As Robbins remembers it, “The girls next to her were laughing.” Maybe that’s why he asked a second question: “If I jumped from a low floor, would I make it?” She again implored him not to jump. He assured her that he would not and said he'd take a high floor since it probably makes no difference. 

She gave him a key card for a room on the 30th floor.

This Is No Joke…

After using the elevator up to his room, Robbins set down his baggage, laid on the bed, turned on the TV and called down to room service. He wanted a pair of feather pillows. 

Soon after, he heard a knock on the door and figured that maybe it was the requested pillows. 

It wasn’t: “I opened the door, and there were two New Jersey state police officers, three security guards and two paramedics. I asked, ‘What’s going on?’”

  • One of the people said he wanted to talk to Robbins
  • Robbins was asked if everything is okay. 
  • Robbins replied that everything is great.
  • The poker pro was asked if he was feeling depressed. He answered in the negative

A police officer stepped into the room and told Robbins to take his hands out of his pockets. He was asked to explain what happened at the front desk. Robbins recalled to 888 that he retold the story “verbatim” and underscored that he was obviously kidding around.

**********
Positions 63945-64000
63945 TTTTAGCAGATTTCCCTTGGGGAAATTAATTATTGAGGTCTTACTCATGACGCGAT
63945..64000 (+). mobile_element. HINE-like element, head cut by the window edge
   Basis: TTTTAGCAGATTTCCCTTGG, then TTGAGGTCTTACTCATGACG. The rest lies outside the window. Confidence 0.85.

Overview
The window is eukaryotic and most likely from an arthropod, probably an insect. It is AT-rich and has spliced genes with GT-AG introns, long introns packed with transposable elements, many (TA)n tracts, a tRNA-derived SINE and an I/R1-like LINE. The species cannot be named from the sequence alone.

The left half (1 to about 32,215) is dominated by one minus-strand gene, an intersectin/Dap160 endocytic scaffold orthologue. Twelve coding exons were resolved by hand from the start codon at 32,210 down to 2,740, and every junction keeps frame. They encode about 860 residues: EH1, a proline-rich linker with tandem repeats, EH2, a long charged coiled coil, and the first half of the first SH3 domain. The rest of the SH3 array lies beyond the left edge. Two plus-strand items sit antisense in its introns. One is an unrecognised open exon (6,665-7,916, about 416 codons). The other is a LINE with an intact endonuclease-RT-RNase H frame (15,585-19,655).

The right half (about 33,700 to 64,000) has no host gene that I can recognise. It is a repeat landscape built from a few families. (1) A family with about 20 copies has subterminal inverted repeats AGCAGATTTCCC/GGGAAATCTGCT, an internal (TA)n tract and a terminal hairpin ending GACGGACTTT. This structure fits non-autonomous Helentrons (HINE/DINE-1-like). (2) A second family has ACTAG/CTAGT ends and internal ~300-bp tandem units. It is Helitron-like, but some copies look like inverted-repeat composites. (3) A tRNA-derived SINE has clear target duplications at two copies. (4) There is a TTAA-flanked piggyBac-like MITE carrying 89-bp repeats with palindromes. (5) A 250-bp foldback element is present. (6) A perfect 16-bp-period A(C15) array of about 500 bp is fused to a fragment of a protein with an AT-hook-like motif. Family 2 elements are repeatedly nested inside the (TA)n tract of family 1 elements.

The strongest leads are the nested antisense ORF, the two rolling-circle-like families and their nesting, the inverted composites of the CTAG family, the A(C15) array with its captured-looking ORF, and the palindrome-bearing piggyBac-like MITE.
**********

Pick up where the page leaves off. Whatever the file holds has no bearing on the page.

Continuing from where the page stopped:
This explanation was not good enough. A security guard told him he would have to leave the hotel. Robbins asked about being able to play in the tournament. “She said she didn’t know but that I should not stay in the hotel. 

[Then] somebody told me I had to go to the hospital. They put me on a gurney, rolled me past other poker players in the casino and put me into the EMT’s ambulance. The guy told me that I said wasn’t funny. I told him I was joking.”

Awkward Sense of Humour?

Scott

The ambulance whisked Robbins to TK Hospital. Once there, he was made to change from his street clothes to a hospital gown. His phone was taken away, and he was told to wait for a psychologist. 

In the meantime, a nurse asked if someone could provide details on Robbins’ mental stability. “I called my best friend Jim, told him the story, and he started laughing hysterically,” recalled Robbins. 

He then put the nurse on the phone with his friend. “The nurse began laughing hysterically as well. But she told me that I had to wait for a doctor.”

Hours later, Robbins received a five-minute-long assessment. According to Robbins, the doctor put his opinion in writing: “Patient suffers from an awkward sense of humour.”